Once upon a time, online advertising exposed users to new products and services. But now many users find themselves chased around the Internet by just a handful of brands at a time. Welcome to the Retargeting Era. On the surface, retargeting makes perfect sense. ... Someone who has shopped at an e-commerce site like Zappos—that’s a much better signal than the fact she is reading an article about fashion. The problem is that, before long, the Web could find itself dominated by retargeted ads and little else
Thanks to a media blitz in everything from The Financial Times and The Wall Street Journal to Wired and Forbes, pretty much everybody has heard about big data by now and developed an opinion on the subject. Ever since the expression’s meteoric rise about two years ago, the business world has been clamoring for more data. It doesn’t matter if you’re the marketing manager or CEO; it’s all-aboard the big data ship in order to become more “data driven.” However, as mentioned in an interesting article by TechCrunch, big data is not the new
For all the hype about Google Glass, not much has been said about how it's going to change Internet marketing. Could it be that for all our gadget drool, we're overlooking what could be the biggest Internet marketing explosion of the decade? Or will Google Glass even make a ripple in online marketing? Let's look at some possible outcomes, lay out the facts, and propose some ways you can be ready for the rollout of Google Glass, and the impact it will have on the Internet marketing world
An outfit called NewsCred sent me an email this morning with this subject line: “How Google’s stance on branded content could impact marketers.” It provided a link to an unbylined piece titled “Why Google Should Rethink Its Approach to Sponsored Content.” Haha, I thought. This should be fun. On March 27, Richard Gingras, Google’s senior director for news and social products (and formerly, Salon’s CEO), warned in a blog post that Google News strongly disapproved of news outlets that were passing off sponsored content as the real thing. If a site mixes news content with affiliate, promotional, advertorial or marketing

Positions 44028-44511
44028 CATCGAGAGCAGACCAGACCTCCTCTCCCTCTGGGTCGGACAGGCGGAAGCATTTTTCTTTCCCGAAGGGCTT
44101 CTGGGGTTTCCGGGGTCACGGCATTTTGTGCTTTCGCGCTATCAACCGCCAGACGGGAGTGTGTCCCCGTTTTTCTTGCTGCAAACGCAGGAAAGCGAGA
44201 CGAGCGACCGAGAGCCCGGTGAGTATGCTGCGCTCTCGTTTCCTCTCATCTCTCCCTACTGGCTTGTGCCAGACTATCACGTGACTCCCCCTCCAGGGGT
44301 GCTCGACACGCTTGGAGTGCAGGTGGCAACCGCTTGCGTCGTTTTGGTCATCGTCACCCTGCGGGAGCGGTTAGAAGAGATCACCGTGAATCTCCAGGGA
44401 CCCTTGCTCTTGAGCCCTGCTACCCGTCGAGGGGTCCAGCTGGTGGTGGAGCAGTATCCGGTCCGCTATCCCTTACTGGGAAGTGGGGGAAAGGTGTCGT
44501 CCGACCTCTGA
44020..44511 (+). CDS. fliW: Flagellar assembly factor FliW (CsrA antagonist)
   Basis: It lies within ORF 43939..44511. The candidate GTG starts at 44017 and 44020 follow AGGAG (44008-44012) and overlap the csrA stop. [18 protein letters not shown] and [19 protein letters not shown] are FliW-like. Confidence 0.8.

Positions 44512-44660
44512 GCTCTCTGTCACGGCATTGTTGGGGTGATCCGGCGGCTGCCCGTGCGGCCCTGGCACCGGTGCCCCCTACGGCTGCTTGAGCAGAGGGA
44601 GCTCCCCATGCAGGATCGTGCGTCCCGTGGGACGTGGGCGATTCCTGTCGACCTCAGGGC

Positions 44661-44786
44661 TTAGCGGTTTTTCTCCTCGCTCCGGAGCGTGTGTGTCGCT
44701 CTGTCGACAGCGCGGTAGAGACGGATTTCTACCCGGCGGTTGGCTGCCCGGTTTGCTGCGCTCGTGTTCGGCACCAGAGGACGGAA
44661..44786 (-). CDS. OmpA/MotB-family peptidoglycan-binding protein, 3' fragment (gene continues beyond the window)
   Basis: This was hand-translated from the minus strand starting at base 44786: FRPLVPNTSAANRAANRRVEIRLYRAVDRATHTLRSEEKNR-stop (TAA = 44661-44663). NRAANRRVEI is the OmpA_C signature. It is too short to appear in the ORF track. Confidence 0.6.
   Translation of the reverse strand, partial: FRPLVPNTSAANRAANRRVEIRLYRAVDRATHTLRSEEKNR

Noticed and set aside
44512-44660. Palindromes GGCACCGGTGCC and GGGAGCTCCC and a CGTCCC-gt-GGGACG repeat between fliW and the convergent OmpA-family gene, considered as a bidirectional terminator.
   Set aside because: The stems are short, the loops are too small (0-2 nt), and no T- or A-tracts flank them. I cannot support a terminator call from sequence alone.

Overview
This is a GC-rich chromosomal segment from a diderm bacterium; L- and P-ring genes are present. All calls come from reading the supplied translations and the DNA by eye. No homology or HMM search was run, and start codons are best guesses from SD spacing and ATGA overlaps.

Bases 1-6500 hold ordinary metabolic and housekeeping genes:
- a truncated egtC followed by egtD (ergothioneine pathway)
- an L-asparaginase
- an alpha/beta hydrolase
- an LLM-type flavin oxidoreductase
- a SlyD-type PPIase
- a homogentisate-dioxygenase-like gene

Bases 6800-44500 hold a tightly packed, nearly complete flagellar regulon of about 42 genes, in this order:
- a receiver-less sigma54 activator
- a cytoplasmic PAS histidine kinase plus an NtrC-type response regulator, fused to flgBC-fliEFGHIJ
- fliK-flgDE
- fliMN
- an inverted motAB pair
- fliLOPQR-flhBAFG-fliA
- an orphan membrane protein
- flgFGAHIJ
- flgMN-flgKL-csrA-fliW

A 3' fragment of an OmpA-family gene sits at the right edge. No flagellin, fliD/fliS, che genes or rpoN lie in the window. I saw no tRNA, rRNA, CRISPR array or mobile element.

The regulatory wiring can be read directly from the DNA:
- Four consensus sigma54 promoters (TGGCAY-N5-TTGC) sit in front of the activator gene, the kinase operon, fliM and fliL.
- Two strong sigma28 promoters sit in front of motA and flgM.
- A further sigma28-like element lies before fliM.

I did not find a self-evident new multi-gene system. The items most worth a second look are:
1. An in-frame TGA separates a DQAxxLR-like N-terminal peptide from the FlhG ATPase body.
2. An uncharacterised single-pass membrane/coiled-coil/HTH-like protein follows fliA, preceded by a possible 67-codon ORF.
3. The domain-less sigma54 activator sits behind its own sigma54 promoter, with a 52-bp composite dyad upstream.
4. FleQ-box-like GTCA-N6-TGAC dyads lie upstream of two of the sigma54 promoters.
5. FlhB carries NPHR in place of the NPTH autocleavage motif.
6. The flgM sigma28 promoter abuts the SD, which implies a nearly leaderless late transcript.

Paid content—it’s not just for blogs anymore! The Washington Post, currently known as the sad husk of one of our nation’s most influential and respected newspapers, just launched “Brand Connect,“ which its editorial team describes as “a platform that connects marketers with the Washington Post audience in a trusted environment.” In other words, paid content. Sponsored posts. Native advertising. Brand journalism. And it’s not in a special advertorial section—it’s on the paper’s home page. We could all see this coming, of course: Print ad revenue at the Post has reached record lows. Sure, we still encounter the occasional impressive "Game
Content marketing rocks, and it's official. Oglivy is calling 2013 the year of content marketing, Forbes say its "the next digital marketing revolution," and Econsultancy's latest research reports that 90 percent of in-house marketers think that content marketing will become more important this year. Our own research shows it's popular with buyers too. The Valuable Content Online Habits of UK Business People survey showed 92 percent of people had bought products as a result of online research, compared to just 1 percent who'd made a purchase through a telemarketing call.
"After surveying 250 marketing executives and over 2,000 consumers, it’s clear that what marketers consider to be high-value engagement is not always thought of in the same way by consumers." That line is from a recent report put out by Forbes Insights and Turn called “The New Rules of Engagement: Measuring the Power of Social Currency" and unfortunately continues a trend—a trend I myself have written about as far back as last December.
No matter who won the presidential election, retailers were as confident for the upcoming holiday season as they’ve been since before the financial crisis five years ago. BDO USA’s latest survey of 100 chief marketing officers from a range of high-revenue brick-and-mortar and online retailers projects a 3.7 percent increase in comparable store sales for 2012—still well below the 5 percent of 2007, but stronger than any year since. That is good news for retailers hammered by Hurricane Sandy and comes as Wall Street waits anxiously for resolution to the U.S. presidential election.
Have you been trying to seduce Google into giving your Web pages a number one spot—but Google keeps spurning your advances? There could be a good reason for that. You could be trying to "dress up" your content too much, and it's falling flat with the Big G. Part of that difficulty comes from the need to seduce Google. Instead of authentically writing great content—content that grabs their readers and doesn't let go—they focus instead on giving Google what they "think" it wants.
For many in the advertising business, the results of the 2010 census were a tipping point in terms of highlighting the growing importance of minority consumers. It showed that there were more than 50 million Latinos in the United States, nearly 40 million African-Americas and almost 15 million Asians. Nine million people identified themselves as belonging to more than one race. But many advertising agencies and media companies still lack diversity within their own ranks, especially at the higher rungs of the corporate ladder.